Gov’t lures company headquarters, R&D centers
The incentives, part of a flurry of measures the government has prepared to attract more foreign investors, is meant to upgrade the quality of investments in Korea, going beyond the simple attraction of foreign capital.
“I would like to recommend Korea as the most promising investment destination,” said Park in a welcome address at the luncheon. “The most important factor for a company to decide on an investment destination is the competitiveness of the local partner, excellent human resources, a supply base for parts and materials, the size of the market and growth potential, and the foreign investment-friendliness of the government that wants to resolve difficulties investors are having.”
The fact that Korea has free trade agreements with major economic blocs, including the United States and the European Union, is one of the benefits that Korea can offer, the president added.
Analysts point out that even though foreign investors account for one fifth of Korea’s export volume, the jobs they have created here make up a mere 6 percent of the total. Having foreign investors locate headquarters and R&D centers would bring in top-notch technologies and create better jobs, explained Cho Won-dong, senior presidential secretary for economic affairs, in a briefing.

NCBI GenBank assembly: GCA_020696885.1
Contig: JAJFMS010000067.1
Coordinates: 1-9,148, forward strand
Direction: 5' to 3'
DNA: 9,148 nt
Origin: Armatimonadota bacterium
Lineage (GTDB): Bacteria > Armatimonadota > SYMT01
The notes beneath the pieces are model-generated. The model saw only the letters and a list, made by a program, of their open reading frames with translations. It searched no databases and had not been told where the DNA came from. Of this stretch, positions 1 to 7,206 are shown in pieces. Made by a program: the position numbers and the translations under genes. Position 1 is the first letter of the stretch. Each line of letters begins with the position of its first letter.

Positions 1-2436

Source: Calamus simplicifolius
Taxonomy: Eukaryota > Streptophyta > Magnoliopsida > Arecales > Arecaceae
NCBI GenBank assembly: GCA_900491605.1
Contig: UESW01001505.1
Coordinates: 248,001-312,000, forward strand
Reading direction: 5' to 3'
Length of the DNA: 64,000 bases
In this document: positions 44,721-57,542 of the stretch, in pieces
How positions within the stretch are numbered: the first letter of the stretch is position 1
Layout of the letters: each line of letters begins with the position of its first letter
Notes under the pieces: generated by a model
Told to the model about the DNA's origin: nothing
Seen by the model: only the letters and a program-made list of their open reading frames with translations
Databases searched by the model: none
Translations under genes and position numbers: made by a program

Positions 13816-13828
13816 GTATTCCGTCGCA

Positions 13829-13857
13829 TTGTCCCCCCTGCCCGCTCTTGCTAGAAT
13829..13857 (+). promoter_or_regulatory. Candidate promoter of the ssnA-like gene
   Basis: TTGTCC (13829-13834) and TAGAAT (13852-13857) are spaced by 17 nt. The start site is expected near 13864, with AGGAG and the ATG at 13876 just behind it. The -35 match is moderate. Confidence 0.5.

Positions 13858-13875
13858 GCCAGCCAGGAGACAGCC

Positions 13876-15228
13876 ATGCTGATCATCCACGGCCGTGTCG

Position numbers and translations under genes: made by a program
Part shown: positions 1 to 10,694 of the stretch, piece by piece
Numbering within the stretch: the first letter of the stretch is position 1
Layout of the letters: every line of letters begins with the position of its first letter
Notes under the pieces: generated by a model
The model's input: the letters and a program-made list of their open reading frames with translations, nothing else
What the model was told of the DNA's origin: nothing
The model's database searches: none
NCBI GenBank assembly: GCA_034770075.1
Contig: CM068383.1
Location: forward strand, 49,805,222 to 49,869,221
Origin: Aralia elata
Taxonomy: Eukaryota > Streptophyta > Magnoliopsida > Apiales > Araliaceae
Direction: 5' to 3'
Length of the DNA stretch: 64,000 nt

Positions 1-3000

Yesterday’s meeting with 21 foreign CEOs and four leaders of the chambers of commerce of the United States, the European Union, Germany and Japan comes nine months after Park had a similar one last April.
In response to the president’s message, Sergio Rocha, CEO of GM Korea, denied rumors that the company was pulling out of Korea.
“We are here to stay,” Rocha said.
Park responded: “My government is here to support you.”
Despite GM Korea’s repeated denials, there has been speculation since April that the U.S. automotive group will be gradually withdrawing from Korea, one of its main production hubs, after it bought failed local carmaker Daewoo Motors in 2002. The reasons were mounting wages and overly militant unionists.
The other 20 foreign companies whose CEOs or branch managers attended included S-Oil, Bank of China’s Korea branch, IBM Korea, Microsoft Korea, Otis Elevator, Bain & Company, GSK Korea, Siemens Korea, Asahi Glass, and GE Korea’s global offshore and marine business.
Hours before the luncheon, the Ministry of Trade, Industry and Energy unveiled measures to revitalize foreign investment, which included reducing income taxes for employees of foreign nationality working at foreign companies that have local branches or headquarters in Korea.
The Korean government will apply a uniform 17 percent income tax to all of those workers regardless of how high their salaries are.
The measures are in line with the foreign investment bill that passed at the National Assembly on Jan. 1 to help ease regulations on second-tier subsidiaries of Korean holding companies establishing joint ventures with foreign companies.
BY SEO JI-EUN [firstname.lastname@example.org]
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